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Steam-era West Toronto Diamond in the Winter: Canadian National Mikado 3518 heads north on the Brampton Sub (today the GO Weston Sub), passing the former West Toronto interlocking tower and about to cross the diamonds with the CP's North Toronto Sub. A group of employees tend to the ten(!) diamonds that make up this interlocking. In the background on the left one can spot the CP grade crossing tower for Osler Avenue. On the right, the tracks of the CP Galt Sub curve under the now-demolished Old Weston Road bridge where this photo was taken from.  The large human-manned interlocking tower here locally controlled the passage of CN & CP trains over each others' tracks, and was demolished around when the interlocking plant was upgraded to be remotely control by the CP Toronto Terminal RTC around 1965 (photo of the area soon after here). In May 2014, the final train crossed the diamonds here - after years of construction work, GO Transit/Metrolinx converted the diamonds to a fly-under to reduce delays for increasing passenger service on this corridor.  The closest pair of diamonds are for the CP Galt-MacTier connecting track, allowing trains like The Canadian heading to and from nearby West Toronto Station to get onto the MacTier Sub (shown here by James Adeney using the connecting track). It also crossed over both tracks of the Brampton Sub out of frame to the left via two more diamonds. The next two tracks are the afforementioned CN Brampton Sub mainline from downtown Toronto to Brampton, Guelph and beyond (later becoming the Weston Sub, today owned by GO Transit).  The last track crossing just behind the tower is CP's "old Bruce" service track to industries on the east side of the corridor, heading as far down as Laura Secord (Nestle today) at Dundas Street before connecting with CN near Parkdale. It was part of the original Toronto, Grey & Bruce line before CP absorbed it, with much of the line to the north becoming the CP's MacTier Sub. The Penfound Varnish Company on the right was also serviced off this track. This diamond crossing was eventually removed and replaced with a sharp curving lead starting by Osler Ave. The old Bruce service track was fully removed in the 90's after much of the manufacturing industry along this corridor located elsewhere or stopped shipping via local sidings. Today all the industry and customers that once shipped by rail in this area are gone, but mainline freights, passenger and commuter trains still pass through on a constant basis.
Copyright Notice: This image ©Bill Thomson all rights reserved.



Caption: Steam-era West Toronto Diamond in the Winter: Canadian National Mikado 3518 heads north on the Brampton Sub (today the GO Weston Sub), passing the former West Toronto interlocking tower and about to cross the diamonds with the CP's North Toronto Sub. A group of employees tend to the ten(!) diamonds that make up this interlocking. In the background on the left one can spot the CP grade crossing tower for Osler Avenue. On the right, the tracks of the CP Galt Sub curve under the now-demolished Old Weston Road bridge where this photo was taken from.

The large human-manned interlocking tower here locally controlled the passage of CN & CP trains over each others' tracks, and was demolished around when the interlocking plant was upgraded to be remotely control by the CP Toronto Terminal RTC around 1965 (photo of the area soon after here). In May 2014, the final train crossed the diamonds here - after years of construction work, GO Transit/Metrolinx converted the diamonds to a fly-under to reduce delays for increasing passenger service on this corridor.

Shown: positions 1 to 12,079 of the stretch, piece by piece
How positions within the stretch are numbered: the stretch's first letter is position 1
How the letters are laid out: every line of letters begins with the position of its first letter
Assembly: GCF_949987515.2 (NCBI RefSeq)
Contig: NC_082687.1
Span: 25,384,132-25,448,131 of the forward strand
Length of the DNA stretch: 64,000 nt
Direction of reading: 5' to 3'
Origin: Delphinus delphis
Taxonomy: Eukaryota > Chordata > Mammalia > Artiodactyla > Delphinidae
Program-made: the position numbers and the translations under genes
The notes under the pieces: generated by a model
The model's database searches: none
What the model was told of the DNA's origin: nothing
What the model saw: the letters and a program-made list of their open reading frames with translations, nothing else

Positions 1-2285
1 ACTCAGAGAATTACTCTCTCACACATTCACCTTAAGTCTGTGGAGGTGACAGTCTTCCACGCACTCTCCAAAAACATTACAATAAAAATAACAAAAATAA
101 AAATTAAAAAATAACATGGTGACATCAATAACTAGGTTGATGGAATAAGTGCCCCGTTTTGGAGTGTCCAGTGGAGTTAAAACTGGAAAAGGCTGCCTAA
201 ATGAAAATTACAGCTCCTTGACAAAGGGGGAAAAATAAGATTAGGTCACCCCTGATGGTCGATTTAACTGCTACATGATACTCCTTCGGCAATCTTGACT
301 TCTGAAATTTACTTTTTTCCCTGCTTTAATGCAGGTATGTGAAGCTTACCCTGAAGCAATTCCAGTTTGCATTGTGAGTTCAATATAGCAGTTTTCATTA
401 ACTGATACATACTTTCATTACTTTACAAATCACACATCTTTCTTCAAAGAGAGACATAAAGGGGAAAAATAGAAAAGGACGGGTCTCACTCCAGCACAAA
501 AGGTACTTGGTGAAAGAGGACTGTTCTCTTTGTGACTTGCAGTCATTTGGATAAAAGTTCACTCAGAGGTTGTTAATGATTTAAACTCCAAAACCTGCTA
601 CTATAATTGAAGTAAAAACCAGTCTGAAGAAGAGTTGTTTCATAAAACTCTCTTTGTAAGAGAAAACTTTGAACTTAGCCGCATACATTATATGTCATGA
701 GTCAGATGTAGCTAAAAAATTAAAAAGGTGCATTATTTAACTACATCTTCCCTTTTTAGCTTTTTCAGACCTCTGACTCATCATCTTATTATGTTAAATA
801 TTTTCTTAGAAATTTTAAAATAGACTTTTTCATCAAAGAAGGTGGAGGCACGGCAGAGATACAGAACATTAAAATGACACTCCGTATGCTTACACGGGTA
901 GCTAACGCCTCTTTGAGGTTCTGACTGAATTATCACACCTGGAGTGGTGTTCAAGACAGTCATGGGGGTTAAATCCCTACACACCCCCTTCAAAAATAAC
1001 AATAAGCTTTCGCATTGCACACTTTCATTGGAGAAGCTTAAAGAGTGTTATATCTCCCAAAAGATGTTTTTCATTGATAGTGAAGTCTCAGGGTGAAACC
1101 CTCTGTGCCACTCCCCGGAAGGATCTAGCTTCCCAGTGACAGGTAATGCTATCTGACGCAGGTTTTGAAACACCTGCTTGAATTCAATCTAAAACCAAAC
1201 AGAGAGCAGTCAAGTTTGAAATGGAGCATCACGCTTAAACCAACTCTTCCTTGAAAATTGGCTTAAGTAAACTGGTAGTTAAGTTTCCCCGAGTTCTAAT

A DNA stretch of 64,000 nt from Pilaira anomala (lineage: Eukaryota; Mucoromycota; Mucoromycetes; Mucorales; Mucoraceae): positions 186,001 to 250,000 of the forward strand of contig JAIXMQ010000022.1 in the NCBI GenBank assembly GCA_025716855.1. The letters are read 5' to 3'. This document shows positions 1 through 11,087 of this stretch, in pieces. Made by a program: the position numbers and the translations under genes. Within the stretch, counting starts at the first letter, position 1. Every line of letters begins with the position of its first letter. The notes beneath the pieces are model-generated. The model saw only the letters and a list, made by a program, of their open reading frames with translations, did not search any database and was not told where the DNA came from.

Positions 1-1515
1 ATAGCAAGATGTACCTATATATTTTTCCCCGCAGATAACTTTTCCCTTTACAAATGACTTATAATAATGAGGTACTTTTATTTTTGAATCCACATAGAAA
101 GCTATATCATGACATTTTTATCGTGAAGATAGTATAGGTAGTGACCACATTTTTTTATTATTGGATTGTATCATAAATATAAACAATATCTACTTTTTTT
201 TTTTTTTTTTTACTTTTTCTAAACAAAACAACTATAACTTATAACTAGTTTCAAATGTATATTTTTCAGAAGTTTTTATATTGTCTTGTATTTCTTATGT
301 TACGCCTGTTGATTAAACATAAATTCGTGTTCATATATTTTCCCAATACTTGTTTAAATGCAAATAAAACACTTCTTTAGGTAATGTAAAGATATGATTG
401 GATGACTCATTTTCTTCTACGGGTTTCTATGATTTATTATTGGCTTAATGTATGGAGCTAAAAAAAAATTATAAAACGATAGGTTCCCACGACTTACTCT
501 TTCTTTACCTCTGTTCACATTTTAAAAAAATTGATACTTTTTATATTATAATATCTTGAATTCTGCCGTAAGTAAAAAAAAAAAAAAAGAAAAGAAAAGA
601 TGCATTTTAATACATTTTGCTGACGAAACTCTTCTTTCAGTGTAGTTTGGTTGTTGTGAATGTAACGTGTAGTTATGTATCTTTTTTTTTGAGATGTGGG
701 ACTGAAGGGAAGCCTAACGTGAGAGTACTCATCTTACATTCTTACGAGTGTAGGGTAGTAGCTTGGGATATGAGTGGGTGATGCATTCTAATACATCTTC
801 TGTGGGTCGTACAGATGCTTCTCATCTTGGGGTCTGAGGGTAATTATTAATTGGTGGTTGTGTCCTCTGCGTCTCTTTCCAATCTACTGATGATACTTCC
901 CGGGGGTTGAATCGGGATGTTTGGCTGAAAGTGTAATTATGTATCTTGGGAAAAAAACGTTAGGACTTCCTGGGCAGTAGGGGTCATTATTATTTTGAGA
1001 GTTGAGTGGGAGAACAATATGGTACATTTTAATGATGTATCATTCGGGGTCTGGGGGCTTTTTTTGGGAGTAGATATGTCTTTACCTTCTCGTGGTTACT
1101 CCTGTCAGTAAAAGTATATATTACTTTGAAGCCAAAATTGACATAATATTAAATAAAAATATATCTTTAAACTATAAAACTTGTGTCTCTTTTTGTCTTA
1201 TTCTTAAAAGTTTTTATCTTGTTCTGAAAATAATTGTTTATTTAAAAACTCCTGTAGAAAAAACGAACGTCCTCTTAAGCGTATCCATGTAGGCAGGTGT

The closest pair of diamonds are for the CP Galt-MacTier connecting track, allowing trains like The Canadian heading to and from nearby West Toronto Station to get onto the MacTier Sub (shown here by James Adeney using the connecting track). It also crossed over both tracks of the Brampton Sub out of frame to the left via two more diamonds. The next two tracks are the afforementioned CN Brampton Sub mainline from downtown Toronto to Brampton, Guelph and beyond (later becoming the Weston Sub, today owned by GO Transit).

The last track crossing just behind the tower is CP's "old Bruce" service track to industries on the east side of the corridor, heading as far down as Laura Secord (Nestle today) at Dundas Street before connecting with CN near Parkdale. It was part of the original Toronto, Grey & Bruce line before CP absorbed it, with much of the line to the north becoming the CP's MacTier Sub. The Penfound Varnish Company on the right was also serviced off this track. This diamond crossing was eventually removed and replaced with a sharp curving lead starting by Osler Ave. The old Bruce service track was fully removed in the 90's after much of the manufacturing industry along this corridor located elsewhere or stopped shipping via local sidings. Today all the industry and customers that once shipped by rail in this area are gone, but mainline freights, passenger and commuter trains still pass through on a constant basis.

Photographer:
Bill Thomson [588] (more) (contact)
Date: January 1959 (search)
Railway: Canadian National (search)
Reporting Marks: CN 3518 (search)
Train Symbol: Not Provided
Subdivision/SNS: West Toronto - CN Brampton Sub (search)
City/Town: Toronto (search)
Province: Ontario (search)
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3 Comments
  1. Is the locomitive reversing in this photo?

  2. Excellent detailed history of this important location. Well done.

  3. Wonderful picture!!!!!
    Thank you for posting it.

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